Saturday night I went to one of the best tours of the year: Lydia, Seahaven, Turnover, and The Technicolors. Opening up the show was The Techinicolors. They’re the only band on the bill whose music I’m not too familiar with, but they blew me away. They have a huge rock and roll sound and were a great way to start the night.
Turnover’s setlist consisted solely of songs off their 2015 release, Peripheral Vision. That album has a special nostalgic feel to it and it translates to their live show as well. There’s so much emotion in Turnover’s music that it’s hard not to feel a connection to it. They ended their set with “Cutting My Fingers Off” and their fans in attendance pushed up to the front to scream every word. It was an incredible set.
Seahaven has been pretty inactive for most of the year so far, so I was excited to finally see them again. They opened with “It’s Over” and then played a mix of old and new favorites, as well as a new song called “Lost.” Seahaven reminds me a lot of Brand New at times, especially in their ability to go from dark, heavy songs to slower songs so seamlessly. At first I thought it was a little weird that they were on the same tour as Lydia because their genres are so different, but I loved the mix.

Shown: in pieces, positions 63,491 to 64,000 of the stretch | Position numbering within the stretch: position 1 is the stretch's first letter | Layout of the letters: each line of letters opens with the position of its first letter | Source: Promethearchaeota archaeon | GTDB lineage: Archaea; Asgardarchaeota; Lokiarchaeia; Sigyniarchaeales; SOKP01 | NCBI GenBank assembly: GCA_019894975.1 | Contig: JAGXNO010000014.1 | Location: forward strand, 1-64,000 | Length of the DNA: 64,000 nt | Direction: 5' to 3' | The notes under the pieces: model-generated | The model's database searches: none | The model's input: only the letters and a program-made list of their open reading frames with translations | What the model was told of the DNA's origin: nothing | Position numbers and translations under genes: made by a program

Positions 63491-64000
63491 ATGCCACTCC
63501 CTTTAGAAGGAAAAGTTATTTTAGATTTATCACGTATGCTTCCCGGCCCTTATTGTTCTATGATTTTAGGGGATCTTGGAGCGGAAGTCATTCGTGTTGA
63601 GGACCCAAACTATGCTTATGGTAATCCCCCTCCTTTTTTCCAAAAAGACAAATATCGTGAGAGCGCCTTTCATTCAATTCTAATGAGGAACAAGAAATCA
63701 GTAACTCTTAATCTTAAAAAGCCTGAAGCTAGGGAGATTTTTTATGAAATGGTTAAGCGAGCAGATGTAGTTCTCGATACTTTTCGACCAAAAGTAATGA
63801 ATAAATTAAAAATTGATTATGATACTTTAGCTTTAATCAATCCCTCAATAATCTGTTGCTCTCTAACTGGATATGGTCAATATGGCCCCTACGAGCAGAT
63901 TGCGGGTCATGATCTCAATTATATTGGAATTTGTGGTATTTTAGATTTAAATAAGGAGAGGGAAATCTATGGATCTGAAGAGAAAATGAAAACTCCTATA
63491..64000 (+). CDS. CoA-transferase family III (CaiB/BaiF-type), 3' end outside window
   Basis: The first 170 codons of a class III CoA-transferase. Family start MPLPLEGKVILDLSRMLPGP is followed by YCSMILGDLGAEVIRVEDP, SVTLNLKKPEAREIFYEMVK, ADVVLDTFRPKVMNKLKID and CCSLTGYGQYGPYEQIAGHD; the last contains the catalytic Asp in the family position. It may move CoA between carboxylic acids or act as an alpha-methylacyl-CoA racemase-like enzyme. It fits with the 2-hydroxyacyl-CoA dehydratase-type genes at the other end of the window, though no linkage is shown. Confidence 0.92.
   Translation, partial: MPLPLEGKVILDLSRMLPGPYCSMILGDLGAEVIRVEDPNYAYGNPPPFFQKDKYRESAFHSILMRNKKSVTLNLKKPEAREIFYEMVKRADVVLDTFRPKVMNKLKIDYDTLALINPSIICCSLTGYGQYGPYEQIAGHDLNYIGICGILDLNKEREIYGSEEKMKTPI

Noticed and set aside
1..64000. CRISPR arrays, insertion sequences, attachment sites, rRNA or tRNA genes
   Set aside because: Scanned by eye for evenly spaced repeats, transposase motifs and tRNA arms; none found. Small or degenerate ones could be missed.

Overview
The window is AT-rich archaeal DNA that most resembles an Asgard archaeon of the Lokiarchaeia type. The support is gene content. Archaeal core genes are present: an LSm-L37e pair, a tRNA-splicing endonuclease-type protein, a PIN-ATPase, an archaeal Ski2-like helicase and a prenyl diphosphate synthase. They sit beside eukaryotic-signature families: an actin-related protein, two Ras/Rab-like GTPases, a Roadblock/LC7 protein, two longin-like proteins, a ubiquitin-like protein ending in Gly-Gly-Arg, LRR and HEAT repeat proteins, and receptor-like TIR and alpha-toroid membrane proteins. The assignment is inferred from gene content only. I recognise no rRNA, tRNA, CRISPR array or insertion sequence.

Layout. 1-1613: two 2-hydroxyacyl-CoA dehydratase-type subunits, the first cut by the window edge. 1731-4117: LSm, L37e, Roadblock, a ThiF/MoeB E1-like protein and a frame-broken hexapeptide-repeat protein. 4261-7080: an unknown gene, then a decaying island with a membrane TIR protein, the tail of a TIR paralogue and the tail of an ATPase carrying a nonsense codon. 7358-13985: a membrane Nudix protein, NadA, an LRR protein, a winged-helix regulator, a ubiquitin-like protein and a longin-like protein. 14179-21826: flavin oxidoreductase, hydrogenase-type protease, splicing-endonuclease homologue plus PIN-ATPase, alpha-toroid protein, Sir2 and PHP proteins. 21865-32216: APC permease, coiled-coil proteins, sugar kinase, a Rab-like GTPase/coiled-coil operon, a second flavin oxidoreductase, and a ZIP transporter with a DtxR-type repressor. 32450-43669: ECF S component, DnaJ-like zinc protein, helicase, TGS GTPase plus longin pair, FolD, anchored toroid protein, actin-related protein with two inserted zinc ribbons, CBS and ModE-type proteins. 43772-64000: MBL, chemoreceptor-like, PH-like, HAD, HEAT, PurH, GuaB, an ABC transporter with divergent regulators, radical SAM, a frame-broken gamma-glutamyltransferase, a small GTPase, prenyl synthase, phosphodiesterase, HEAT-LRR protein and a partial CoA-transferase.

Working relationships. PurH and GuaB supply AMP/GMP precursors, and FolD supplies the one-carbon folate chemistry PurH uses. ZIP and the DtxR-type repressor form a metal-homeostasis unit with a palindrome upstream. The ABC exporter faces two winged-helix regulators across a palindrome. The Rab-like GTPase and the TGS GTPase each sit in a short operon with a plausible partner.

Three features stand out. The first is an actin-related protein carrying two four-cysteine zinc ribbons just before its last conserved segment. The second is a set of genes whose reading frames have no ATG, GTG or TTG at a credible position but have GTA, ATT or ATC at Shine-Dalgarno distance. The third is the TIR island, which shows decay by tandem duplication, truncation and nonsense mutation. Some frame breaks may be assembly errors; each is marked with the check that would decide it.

I’ve been a fan of Lydia for about seven years, but I’ve never seen them live before this show so I didn’t really know what to expect. The band came out to a beautifully set up stage with blue lights that created a dream-like atmosphere, which was like a visual representation of their sound. It felt like I was completely transported to a different space and it set a mood to make their set even more enjoyable. After playing some songs off their latest record, Run Wild -which sounded amazing live, they played older gems like “Hospital” and “This Is Twice Now.” Their vocalist, Leighton Antelman has such a unique and soothing voice that I could probably listen to forever. Lydia played a lengthy set before closing the night with “Assailants.” It was a perfect show that was definitely worth the seven-year wait.